WASHINGTON, D.C. -- On Saturday, tens of thousands of people from all over the country -- perhaps 200,000 people -- stretched across the Mall in front of the Lincoln Memorial in a quilt-like patchwork of colors representing various races and organizational affiliations. (See video here.)
The message of the day was "Jobs, Jobs, Jobs," according to one organizer of Saturday's "One Nation Working Together" rally. "In many ways this march reminds me of the 1963 March on Washington for Jobs and Freedom," Rev. Jesse Jackson told Working In These Times.
But if this weekend's rally was modeled on the 1963 March on Washington, it lacked the spirit of civil disobedience and direct action that marked that event 47 years ago. The March on Washington was successfully because it had been preceded with a massive campaign of direct action and civil disobedience. The showing of 300,000 people was a subtle threat that if action was taken to correct injustice, more civil disobedience was on the way.
Jackson dismissed calls for more direct action. "The next step is to go to the ballot box on November 2nd and vote for Democrats," he said. His call to get out the vote seemed to echo the comments of labor and civil rights leaders throughout the day, who called on activists to get out the vote on November 2. "October 2nd is about November 2nd," SEIU President Mary Kay Henry said.
The rally was not without its detractors, who heard the "jobs, jobs, jobs" message and questioned exactly how it would lead to job creation. "It was a great rally. The problem was, it was in the wrong place," says UE Political Action Director Chris Townsend. "This protest should have been on the front lawn of a CEO shipping jobs overseas."
'Unclear what rally was about exactly'
While labor movements across Europe this week called general strikes to protest job killing austerity measures (as highlighted by Michelle Chen on this website earlier this week), the American labor movement was holding a multimillion-dollar get out the vote rally in support of Democrats who have done little to create jobs.
On the surface, it seemed to fly right in the face of AFL CIO President Richard Trumka's pledges to build a more independent labor movement and get more aggressive with Democrats. Labor leaders have expressed disappointment with the Democratic Party for its inaction to improve the conditions of workers to collectively bargain, inaction on additional stimulus spending, apparent willingness to cut Social Security, and more recently its inaction to force a vote to let Bush tax cuts on the wealthiest Americans expire.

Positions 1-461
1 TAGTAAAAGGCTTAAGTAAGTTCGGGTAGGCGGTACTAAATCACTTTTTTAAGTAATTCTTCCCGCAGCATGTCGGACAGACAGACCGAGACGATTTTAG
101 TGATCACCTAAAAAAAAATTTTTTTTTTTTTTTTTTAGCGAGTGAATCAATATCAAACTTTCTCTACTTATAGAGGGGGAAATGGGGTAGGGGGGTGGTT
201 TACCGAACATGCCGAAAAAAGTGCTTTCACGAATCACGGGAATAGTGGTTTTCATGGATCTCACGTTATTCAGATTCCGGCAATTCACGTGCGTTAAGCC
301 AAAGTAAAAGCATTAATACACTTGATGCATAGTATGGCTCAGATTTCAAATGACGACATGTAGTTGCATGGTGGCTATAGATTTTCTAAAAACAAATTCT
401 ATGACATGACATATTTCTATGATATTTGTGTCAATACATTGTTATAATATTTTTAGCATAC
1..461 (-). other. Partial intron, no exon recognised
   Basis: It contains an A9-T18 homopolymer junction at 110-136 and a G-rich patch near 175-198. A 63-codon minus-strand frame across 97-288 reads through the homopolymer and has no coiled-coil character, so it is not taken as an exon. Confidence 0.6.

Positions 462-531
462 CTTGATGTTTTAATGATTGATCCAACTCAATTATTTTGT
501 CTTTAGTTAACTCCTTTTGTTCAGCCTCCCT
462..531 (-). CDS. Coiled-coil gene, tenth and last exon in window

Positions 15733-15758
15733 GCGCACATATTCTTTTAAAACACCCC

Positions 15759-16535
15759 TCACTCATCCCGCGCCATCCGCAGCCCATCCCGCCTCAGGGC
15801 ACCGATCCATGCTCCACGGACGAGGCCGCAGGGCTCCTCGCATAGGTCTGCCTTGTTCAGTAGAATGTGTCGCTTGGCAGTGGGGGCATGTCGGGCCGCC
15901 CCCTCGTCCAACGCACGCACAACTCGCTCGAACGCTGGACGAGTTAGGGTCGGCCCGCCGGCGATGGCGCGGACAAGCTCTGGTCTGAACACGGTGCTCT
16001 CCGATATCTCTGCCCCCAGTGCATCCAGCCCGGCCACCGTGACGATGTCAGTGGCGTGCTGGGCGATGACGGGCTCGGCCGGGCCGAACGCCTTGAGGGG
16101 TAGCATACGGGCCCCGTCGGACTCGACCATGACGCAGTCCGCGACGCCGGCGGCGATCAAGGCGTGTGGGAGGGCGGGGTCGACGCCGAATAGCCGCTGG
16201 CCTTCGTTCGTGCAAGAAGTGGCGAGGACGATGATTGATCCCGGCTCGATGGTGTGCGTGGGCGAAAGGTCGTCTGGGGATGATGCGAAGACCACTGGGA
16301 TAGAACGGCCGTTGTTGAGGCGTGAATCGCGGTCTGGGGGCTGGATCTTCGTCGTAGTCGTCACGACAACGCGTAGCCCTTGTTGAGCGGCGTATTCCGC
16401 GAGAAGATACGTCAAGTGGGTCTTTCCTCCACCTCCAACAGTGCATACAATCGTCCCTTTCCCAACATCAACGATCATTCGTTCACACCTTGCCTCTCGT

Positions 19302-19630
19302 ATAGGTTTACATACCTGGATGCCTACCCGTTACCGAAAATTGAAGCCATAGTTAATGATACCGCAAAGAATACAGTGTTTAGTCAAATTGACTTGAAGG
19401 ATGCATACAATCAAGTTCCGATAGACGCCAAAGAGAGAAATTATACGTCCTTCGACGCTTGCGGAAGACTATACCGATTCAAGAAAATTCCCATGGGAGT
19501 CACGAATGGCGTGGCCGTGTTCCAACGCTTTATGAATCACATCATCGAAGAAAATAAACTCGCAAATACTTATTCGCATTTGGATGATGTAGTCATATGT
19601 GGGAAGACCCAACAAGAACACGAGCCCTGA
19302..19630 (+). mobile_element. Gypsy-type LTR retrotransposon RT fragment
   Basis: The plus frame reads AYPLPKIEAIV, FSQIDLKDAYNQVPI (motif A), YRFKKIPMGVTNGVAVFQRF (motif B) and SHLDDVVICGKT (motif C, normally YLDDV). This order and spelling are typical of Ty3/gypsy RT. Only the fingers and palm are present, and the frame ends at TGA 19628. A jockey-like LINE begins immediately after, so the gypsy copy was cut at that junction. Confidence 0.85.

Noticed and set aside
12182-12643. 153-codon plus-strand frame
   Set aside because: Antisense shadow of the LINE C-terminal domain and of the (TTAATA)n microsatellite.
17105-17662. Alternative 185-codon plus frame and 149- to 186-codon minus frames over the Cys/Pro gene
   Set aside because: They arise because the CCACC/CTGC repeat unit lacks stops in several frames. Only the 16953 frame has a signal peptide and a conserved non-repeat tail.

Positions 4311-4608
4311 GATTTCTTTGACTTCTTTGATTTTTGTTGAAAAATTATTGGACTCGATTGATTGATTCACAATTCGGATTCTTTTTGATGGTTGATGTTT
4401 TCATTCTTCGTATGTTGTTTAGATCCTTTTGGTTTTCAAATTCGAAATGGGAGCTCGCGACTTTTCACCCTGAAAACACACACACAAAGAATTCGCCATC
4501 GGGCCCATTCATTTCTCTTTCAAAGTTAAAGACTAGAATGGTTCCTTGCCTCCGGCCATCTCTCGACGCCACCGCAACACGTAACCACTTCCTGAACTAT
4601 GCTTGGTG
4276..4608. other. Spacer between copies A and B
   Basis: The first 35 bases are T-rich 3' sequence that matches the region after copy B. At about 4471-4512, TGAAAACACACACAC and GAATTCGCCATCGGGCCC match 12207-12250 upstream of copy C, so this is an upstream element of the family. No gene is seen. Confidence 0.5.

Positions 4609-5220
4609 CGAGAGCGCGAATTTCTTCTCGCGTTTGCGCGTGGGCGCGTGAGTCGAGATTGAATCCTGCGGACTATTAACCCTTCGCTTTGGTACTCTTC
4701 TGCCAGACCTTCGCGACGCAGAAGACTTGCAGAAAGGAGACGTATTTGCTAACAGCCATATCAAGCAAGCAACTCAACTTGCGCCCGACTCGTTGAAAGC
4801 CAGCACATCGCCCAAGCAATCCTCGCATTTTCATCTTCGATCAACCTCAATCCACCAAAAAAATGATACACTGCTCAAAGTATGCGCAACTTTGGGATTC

I asked AFL CIO President Richard Trumka about whether he would criticize the Democratic Senators who blocked a vote on ending those tax cuts in his speech; he said: "No I won't, today is about America coming together. This is not a day for a politics." Later in his speech Trumka would indeed talk politics, but only by urging rally participants to get out and vote for Democrats.
"It was unclear what the rally was about exactly," said Mark Haller, a factory worker from Erie, Pa. "The only message that was clear was to get out and vote for Democrats who have been doing little for working people."
While the politics message was mixed, the rally was definitely energizing for the thousands that participants. One black civil rights activist came up to white workers locked out from a Honeywell Facility in Metropolis, Ill., and asked them to sign his NAACP placard as a sign of solidarity. The civil-rights activist had been going around to different activists from different organizations asking for signatures to commemorate the ability of all these diverse groups to come together for this cause.
"I think the larger message of today is that there is another America out there beyond those who want to divide us based on race, gender and other issues," said Marian Wright Edelman, president of the Children's Defense Fund. For progressive and especially communities of color that have been heavily under attack by the right wing since Obama took power, it was a sign that people of color and whites alike were going to continue fighting for their progressive values.
Despite the misgivings of the politics of the rally, it was indeed an impressive feat for the progressive movement to bring tens of thousands of activists into Washington D.C. One Nation showed that the left still has the energy and strength to organize on a grand level. Now it needs create strong enough pressure to actually win those jobs.
Originally posted at Working In These Times, where I am a contributing editor.